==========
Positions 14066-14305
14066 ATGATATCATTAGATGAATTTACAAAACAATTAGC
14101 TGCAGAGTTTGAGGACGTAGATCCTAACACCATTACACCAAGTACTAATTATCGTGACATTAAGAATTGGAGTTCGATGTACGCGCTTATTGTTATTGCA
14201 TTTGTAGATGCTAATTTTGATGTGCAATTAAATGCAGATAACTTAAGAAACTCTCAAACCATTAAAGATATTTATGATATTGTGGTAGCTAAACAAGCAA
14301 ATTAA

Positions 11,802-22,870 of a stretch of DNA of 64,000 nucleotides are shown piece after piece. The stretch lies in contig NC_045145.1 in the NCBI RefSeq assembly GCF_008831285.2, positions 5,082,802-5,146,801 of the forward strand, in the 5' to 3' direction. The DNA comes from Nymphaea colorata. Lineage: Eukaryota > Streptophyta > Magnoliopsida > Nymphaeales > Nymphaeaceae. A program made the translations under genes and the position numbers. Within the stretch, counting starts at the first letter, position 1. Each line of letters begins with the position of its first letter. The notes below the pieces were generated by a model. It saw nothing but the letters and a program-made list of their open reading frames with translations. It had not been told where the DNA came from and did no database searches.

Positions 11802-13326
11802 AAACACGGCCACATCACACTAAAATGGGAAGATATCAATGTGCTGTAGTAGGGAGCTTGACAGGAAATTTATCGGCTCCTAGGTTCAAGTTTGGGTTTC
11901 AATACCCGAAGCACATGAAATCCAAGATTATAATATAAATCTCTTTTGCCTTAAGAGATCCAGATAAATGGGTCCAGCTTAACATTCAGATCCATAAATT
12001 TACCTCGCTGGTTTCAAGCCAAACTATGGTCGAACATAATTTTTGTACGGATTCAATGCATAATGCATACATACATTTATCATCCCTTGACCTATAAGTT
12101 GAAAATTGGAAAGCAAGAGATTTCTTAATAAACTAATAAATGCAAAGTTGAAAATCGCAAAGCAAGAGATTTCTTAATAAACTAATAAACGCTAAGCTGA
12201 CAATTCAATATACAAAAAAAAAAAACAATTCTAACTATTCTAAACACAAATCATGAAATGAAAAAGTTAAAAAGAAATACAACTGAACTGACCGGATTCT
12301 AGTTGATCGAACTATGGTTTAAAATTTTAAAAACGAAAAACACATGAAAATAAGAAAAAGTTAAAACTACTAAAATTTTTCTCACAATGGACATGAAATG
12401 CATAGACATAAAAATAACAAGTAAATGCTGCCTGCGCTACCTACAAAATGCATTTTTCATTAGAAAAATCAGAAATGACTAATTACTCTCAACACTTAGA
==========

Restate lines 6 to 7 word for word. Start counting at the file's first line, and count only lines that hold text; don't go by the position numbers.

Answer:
Positions 11,802-22,870 of a stretch of DNA of 64,000 nucleotides are shown piece after piece. The stretch lies in contig NC_045145.1 in the NCBI RefSeq assembly GCF_008831285.2, positions 5,082,802-5,146,801 of the forward strand, in the 5' to 3' direction. The DNA comes from Nymphaea colorata. Lineage: Eukaryota > Streptophyta > Magnoliopsida > Nymphaeales > Nymphaeaceae. A program made the translations under genes and the position numbers. Within the stretch, counting starts at the first letter, position 1. Each line of letters begins with the position of its first letter. The notes below the pieces were generated by a model. It saw nothing but the letters and a program-made list of their open reading frames with translations. It had not been told where the DNA came from and did no database searches.

Positions 11802-13326